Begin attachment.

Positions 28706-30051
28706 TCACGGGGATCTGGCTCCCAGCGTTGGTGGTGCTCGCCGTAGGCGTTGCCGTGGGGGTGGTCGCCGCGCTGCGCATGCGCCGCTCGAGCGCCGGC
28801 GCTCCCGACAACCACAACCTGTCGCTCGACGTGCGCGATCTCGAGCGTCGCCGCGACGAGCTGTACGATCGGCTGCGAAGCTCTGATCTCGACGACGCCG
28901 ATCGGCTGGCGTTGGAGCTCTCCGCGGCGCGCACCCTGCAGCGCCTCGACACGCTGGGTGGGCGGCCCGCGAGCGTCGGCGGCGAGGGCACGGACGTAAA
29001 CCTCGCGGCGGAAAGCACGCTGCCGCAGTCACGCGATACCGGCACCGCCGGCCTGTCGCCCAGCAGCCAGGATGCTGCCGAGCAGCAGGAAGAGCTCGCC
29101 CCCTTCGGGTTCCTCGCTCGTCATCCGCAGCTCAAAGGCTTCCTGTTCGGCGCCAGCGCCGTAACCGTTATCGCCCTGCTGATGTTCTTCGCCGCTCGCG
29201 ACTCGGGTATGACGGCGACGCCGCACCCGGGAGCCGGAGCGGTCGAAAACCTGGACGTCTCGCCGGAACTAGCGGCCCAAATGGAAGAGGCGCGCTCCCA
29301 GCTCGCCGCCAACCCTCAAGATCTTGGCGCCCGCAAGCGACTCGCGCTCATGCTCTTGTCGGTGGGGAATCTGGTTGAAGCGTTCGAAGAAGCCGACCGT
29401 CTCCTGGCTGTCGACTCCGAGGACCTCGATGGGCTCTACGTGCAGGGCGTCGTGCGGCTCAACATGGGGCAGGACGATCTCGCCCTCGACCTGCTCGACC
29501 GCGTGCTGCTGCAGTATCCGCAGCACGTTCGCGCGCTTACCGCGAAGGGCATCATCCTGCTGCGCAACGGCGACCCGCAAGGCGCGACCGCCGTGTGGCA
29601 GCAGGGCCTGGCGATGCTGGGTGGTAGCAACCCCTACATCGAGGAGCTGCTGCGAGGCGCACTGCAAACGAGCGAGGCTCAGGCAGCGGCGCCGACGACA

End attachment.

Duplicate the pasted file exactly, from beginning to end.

Positions 28706-30051
28706 TCACGGGGATCTGGCTCCCAGCGTTGGTGGTGCTCGCCGTAGGCGTTGCCGTGGGGGTGGTCGCCGCGCTGCGCATGCGCCGCTCGAGCGCCGGC
28801 GCTCCCGACAACCACAACCTGTCGCTCGACGTGCGCGATCTCGAGCGTCGCCGCGACGAGCTGTACGATCGGCTGCGAAGCTCTGATCTCGACGACGCCG
28901 ATCGGCTGGCGTTGGAGCTCTCCGCGGCGCGCACCCTGCAGCGCCTCGACACGCTGGGTGGGCGGCCCGCGAGCGTCGGCGGCGAGGGCACGGACGTAAA
29001 CCTCGCGGCGGAAAGCACGCTGCCGCAGTCACGCGATACCGGCACCGCCGGCCTGTCGCCCAGCAGCCAGGATGCTGCCGAGCAGCAGGAAGAGCTCGCC
29101 CCCTTCGGGTTCCTCGCTCGTCATCCGCAGCTCAAAGGCTTCCTGTTCGGCGCCAGCGCCGTAACCGTTATCGCCCTGCTGATGTTCTTCGCCGCTCGCG
29201 ACTCGGGTATGACGGCGACGCCGCACCCGGGAGCCGGAGCGGTCGAAAACCTGGACGTCTCGCCGGAACTAGCGGCCCAAATGGAAGAGGCGCGCTCCCA
29301 GCTCGCCGCCAACCCTCAAGATCTTGGCGCCCGCAAGCGACTCGCGCTCATGCTCTTGTCGGTGGGGAATCTGGTTGAAGCGTTCGAAGAAGCCGACCGT
29401 CTCCTGGCTGTCGACTCCGAGGACCTCGATGGGCTCTACGTGCAGGGCGTCGTGCGGCTCAACATGGGGCAGGACGATCTCGCCCTCGACCTGCTCGACC
29501 GCGTGCTGCTGCAGTATCCGCAGCACGTTCGCGCGCTTACCGCGAAGGGCATCATCCTGCTGCGCAACGGCGACCCGCAAGGCGCGACCGCCGTGTGGCA
29601 GCAGGGCCTGGCGATGCTGGGTGGTAGCAACCCCTACATCGAGGAGCTGCTGCGAGGCGCACTGCAAACGAGCGAGGCTCAGGCAGCGGCGCCGACGACA